Racial profiling incident on Parliament Hill during Black History Month points to racism – Justin Trudeau

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The Canadian Politician (Toronto) – Though it is Black History Month, incidents of racial profiling continue to occur regardless of the activities that are going on to celebrate black Canadians and their enormous achievements and contributions to society. This fact was on full display at Parliament Hill in an alleged case of racial profiling of visiting black Canadians that occurred on Feb. 4th. The visitors were participating in a lobbying event tagged “Black Voices on the Hill” when allegedly a security guard referred to them as “dark-skinned people,” and asked them to leave the parliamentary cafeteria.

Trudeau in a speech given at Black Cultural Centre for Nova Scotia near Halifax, stated “A group of young people … faced discrimination and marginalization,” The PM continued, “They faced a stark reminder that even in that one place that should be theirs … that anti-black racism exists, that unconscious bias exists, that systemic discrimination exists in this country today.”

One of those who stated that he was racially profiled in a place for all Canadians was a second-year student of Saint Mary’s University, Travone Clayton. Clayton had a half hour meeting with the prime minister where he and others expressed their feelings and concerns about the state of race affairs in Canada and discussed the incident at hand. He noted, “We had our say…we respect his apology,” referring to the apology of the prime minister to the alleged victims. Clayton noted that he was disappointed and in his words “very hurt.” Clayton further stated in the mold of the celebrated civil rights leader, Dr. Martin Luther King Jr., “We should be accepted for who we are, and what we do. We should not be turned down just because of our skin colour.”

The Federation of Black Canadians involved in the event indicated that its members who were all cleared by the security agencies protecting the Parliament, were waiting in the parliamentary cafeteria where they were asked to wait leading up to their meetings with government officials, when a security guard asked them to leave after making unwarranted reference to their skin colour.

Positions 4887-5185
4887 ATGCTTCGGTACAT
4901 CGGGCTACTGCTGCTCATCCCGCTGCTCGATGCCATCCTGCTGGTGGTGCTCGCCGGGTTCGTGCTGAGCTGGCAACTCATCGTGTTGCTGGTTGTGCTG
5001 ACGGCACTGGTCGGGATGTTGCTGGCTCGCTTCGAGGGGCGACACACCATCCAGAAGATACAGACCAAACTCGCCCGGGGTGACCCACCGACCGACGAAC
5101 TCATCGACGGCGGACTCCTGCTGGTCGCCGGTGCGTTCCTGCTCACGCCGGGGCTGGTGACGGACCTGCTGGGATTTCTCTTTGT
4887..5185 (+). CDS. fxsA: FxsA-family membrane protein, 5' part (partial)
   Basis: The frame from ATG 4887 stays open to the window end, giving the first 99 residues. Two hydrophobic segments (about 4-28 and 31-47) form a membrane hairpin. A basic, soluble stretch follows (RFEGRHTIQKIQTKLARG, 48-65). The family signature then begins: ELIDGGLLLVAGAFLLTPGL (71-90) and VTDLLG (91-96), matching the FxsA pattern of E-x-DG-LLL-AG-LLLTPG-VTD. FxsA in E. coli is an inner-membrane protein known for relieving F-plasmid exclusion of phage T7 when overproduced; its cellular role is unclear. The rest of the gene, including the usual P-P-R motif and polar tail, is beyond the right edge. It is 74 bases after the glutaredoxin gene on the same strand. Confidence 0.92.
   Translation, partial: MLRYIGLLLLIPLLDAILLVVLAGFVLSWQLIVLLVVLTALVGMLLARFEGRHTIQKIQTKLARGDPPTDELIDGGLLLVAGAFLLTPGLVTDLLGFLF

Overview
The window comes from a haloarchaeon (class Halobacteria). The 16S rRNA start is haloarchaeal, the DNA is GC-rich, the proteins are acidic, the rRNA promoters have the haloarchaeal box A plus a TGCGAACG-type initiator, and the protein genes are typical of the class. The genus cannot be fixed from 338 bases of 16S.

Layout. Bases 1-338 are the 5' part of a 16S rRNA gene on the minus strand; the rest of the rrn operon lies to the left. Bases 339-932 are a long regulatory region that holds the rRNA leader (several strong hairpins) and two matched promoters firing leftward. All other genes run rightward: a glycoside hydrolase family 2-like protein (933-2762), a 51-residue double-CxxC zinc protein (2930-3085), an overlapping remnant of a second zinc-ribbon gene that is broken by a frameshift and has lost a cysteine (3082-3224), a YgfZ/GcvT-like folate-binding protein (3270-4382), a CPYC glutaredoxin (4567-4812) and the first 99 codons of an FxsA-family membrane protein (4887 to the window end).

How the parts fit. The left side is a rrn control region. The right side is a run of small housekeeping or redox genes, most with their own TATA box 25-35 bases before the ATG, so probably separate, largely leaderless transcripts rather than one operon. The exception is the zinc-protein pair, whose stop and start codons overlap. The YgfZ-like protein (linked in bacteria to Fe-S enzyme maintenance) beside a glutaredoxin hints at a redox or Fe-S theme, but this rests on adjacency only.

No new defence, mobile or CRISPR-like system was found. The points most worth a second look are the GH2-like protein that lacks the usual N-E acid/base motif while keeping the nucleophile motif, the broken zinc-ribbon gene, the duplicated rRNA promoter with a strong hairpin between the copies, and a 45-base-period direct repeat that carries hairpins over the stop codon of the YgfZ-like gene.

While addressing the incident on Thursday, the prime minister expressed his concern that the incident happened in a month when black Canadians from all walks of Canadian life were being celebrated as bona fide and integral part of the Canadian society. Mr. Trudeau stated, “We still have a country where discrimination based on the colour of a person’s skin is all too common. We have much, much work to do.”

The Canadian Politician learned from Parliamentary sources that the Protective Service has issued an apology for the incident and commenced investigation. It is unclear if the Federation has accepted the apology or believe more action needs to be taken. But the Speaker of the House of Commons, Geoff Regan, indicated that while the apology is in order, it should not be assumed that it has addressed the underlying issue of racism.

Culled from www.thecanadianpolitician.com

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